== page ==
In his statement, Aldean emphasized that every clip came from news footage, as though he were the entertainment equivalent of a just-the-facts reporter. But of course the origin of the images has nothing to do with their selection—or their editing into a reel of scare footage seemingly cribbed from the One America News Network.

None of the controversy surrounding the video’s release would have happened if Aldean and Silva had simply depicted some residents of their idyllic small town as people of color. Regardless of whether Aldean or Silva knew or not about the ugly history of the Maury County Courthouse, both men have to own that exclusionary choice. Portraying small-town America as a white space is nothing new in our pop culture or politics, but it’s always wrong. It never has been. Black Lives Matter protests did not begin in Atlanta, Detroit, or Chicago. They began in Ferguson, Mo., a small town that is predominantly Black.

Unlike so many country ballads of woe and misery, from Sam Hunt’s “Hard to Forget” to Bobbie Gentry’s “Ode to Billie Joe,” nothing has actually happened to the aggrieved small-town narrator of Aldean’s song. Nobody’s broken his heart, lit his town on fire, or clocked his grandma. He’s just a crank—an extremely online dude mad about the news. And yet he talks like a radicalized MAGA Tom Joad: Wherever there’s a cop beatin’ up a guy, I’ll be there helping him. I’ll be in the way guys yell when they’re mad about beer commercials and Barbie.

In reality, of course, everything that keeps Jason Aldean up all night in “Try That in a Small Town” actually happened in a small town—right there in Columbia, around those same Maury County Courthouse steps. Moms were attacked, store windows smashed, patriots disrespected, mobs in the street, cops shot trying to restore order—and then a group of local good ol’ boys stepped up in the night, the type raised right, to take care of business. The only difference: The out-of-control mob was white, and the locals who had each other’s backs were Black.

In Columbia, Tenn., in 1946, two Black citizens, Gladys Stephenson and her son, James Stephenson, a 19-year-old Navy veteran, went to the Castner-Knott appliance store to pick up a radio they’d brought in for repairs. When Mrs. Stephenson got into an argument over the order with the white repairman, William Fleming, Fleming used racial slurs and, by some accounts, slapped Ms. Stephenson. James, a welterweight boxer in the Navy, then hit Fleming so hard he sent him through a plate glass window, which cut Fleming. After the ensuing street brawl, Fleming ended up in the hospital. Predictably, when the police arrived, they arrested only the Stephensons. Fleming’s brother, a highway patrolman, convinced the police to charge the Stephensons with attempted murder. A white mob soon gathered outside the Maury County Courthouse (with guns, not guitars and smoke machines). The police secretly moved the Stephensons to safety. With no victims close at hand, the mob went to Mink Slide, a Black neighborhood of homes and businesses, to look for some.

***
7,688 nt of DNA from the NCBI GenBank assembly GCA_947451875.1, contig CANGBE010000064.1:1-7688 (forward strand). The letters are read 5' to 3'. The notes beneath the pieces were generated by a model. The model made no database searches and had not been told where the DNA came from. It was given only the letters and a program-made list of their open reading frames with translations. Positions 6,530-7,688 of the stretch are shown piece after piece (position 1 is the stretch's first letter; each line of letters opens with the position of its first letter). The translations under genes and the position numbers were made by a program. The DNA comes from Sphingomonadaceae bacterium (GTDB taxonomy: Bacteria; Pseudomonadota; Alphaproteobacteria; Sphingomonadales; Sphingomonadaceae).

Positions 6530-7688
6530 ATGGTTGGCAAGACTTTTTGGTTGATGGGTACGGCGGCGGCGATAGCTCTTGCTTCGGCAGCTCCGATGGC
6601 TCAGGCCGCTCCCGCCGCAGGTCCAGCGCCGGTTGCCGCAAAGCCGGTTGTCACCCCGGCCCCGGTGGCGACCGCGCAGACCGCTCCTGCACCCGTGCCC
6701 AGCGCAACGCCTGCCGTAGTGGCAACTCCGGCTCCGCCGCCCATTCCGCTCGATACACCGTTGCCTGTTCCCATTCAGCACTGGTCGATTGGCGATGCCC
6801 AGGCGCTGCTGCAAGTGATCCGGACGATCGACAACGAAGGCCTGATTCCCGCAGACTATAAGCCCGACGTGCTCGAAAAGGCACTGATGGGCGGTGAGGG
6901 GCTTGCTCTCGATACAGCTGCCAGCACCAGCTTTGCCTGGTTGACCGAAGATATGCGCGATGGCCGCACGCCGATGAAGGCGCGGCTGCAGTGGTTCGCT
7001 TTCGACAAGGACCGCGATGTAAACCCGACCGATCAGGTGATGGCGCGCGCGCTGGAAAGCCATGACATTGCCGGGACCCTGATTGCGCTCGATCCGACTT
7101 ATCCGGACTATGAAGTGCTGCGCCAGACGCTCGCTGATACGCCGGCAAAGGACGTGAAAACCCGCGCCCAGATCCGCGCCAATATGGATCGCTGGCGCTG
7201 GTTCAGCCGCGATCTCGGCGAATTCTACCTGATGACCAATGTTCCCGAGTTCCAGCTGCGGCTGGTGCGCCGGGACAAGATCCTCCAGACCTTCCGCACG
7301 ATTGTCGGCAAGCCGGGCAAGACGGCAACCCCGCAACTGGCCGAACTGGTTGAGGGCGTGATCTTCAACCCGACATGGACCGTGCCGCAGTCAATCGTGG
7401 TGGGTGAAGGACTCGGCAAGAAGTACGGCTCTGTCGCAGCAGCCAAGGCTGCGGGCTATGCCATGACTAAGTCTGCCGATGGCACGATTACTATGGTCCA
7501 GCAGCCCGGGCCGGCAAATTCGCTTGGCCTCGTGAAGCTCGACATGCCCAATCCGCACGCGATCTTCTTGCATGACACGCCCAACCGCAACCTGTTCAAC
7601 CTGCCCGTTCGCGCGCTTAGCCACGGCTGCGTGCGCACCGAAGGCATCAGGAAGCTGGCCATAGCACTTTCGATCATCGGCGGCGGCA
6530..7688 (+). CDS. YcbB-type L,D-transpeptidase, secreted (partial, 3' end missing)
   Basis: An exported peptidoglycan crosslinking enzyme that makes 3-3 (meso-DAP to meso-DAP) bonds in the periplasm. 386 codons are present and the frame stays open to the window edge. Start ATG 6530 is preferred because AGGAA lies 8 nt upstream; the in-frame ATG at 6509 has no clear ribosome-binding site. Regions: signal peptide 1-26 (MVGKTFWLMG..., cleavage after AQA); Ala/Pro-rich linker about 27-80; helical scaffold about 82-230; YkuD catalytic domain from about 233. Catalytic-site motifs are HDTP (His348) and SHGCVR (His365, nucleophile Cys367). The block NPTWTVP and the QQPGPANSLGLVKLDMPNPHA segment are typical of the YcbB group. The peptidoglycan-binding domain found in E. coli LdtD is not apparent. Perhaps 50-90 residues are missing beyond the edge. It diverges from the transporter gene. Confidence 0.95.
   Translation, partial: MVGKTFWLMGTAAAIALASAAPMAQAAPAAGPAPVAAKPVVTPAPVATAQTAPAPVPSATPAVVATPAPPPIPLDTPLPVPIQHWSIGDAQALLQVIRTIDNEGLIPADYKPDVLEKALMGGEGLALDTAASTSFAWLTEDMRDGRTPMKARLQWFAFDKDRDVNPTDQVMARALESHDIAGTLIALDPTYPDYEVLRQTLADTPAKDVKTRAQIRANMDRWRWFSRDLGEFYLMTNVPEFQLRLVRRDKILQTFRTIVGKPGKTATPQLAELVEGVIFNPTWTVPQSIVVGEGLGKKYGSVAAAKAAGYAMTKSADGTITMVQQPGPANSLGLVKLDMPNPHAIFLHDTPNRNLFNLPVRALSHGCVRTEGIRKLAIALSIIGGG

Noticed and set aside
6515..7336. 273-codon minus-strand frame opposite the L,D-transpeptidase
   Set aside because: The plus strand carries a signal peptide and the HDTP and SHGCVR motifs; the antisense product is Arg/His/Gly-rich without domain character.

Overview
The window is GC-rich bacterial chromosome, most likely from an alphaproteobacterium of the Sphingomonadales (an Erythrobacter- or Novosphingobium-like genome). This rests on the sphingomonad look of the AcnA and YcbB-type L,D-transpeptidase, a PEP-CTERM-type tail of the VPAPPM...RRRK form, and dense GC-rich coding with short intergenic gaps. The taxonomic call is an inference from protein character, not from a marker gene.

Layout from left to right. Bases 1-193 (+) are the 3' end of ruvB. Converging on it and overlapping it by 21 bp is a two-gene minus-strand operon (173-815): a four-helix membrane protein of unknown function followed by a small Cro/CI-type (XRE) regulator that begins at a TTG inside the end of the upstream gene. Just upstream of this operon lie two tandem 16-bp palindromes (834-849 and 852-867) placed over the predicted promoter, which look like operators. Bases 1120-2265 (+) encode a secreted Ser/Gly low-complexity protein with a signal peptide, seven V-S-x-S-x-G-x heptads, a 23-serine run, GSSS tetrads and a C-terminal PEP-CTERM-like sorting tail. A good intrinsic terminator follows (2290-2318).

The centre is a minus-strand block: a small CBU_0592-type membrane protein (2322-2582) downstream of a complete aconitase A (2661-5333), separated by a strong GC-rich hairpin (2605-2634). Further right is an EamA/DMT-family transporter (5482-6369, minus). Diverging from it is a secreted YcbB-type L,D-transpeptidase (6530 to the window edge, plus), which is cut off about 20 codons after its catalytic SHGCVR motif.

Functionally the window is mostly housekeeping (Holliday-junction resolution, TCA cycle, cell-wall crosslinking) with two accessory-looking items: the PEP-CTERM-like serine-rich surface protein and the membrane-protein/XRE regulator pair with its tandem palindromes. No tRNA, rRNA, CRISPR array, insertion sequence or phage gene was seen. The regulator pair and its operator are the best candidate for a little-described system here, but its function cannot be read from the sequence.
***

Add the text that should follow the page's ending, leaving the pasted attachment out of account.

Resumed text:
Before they could burn a building, loot a store, or find a victim, Black residents, many of them war veterans, were armed and ready. They had been tipped off about the mob and waited. The resulting defense of Mink Slide left four cops and two civilians shot, with the rioters and the local police run out of the neighborhood. The mayor called in a reported 100 patrolmen and 500 state troopers to restore order, which in the Jim Crow South meant cops kicking in doors in Mink Slide, ransacking businesses, and arresting dozens of Black men—but no white men. Then Aldean’s worst nightmare came true: Cops rounded up guns, a reported 200, many no doubt gifted from grandads. OK, maybe not Aldean’s worst nightmare; they only took the guns from the Black men defending their families.

Within days, another nightmare out of Aldean’s song came true: Civil rights activists showed up in a small town. The NAACP dispatched four attorneys, Thurgood Marshall, Z. Alexander Looby, Leon Ransom, and Maurice Weaver, to the scene. Eventually, 25 Black men stood trial, and the NAACP legal team got 23 acquitted in front of an all-white jury. Two were found guilty, but after an appeal, the state declined to retry them for lack of evidence. The verdict surprised Marshall himself—and that night, he barely got out of Columbia after a false arrest and an intense night of police harassment.

While crime might not be as rampant in small towns as big cities, the civil rights movement that appalls Aldean and Silva so much on TV has its roots in small towns. The Edmund Pettus Bridge is in Selma, not San Francisco. By segregating civil rights history out of existence in their paean to masked small-town vigilantism, by showing that only some people want peaceful lives with dignity, Aldean and his video don’t celebrate small-town America; they celebrate Jim Crow.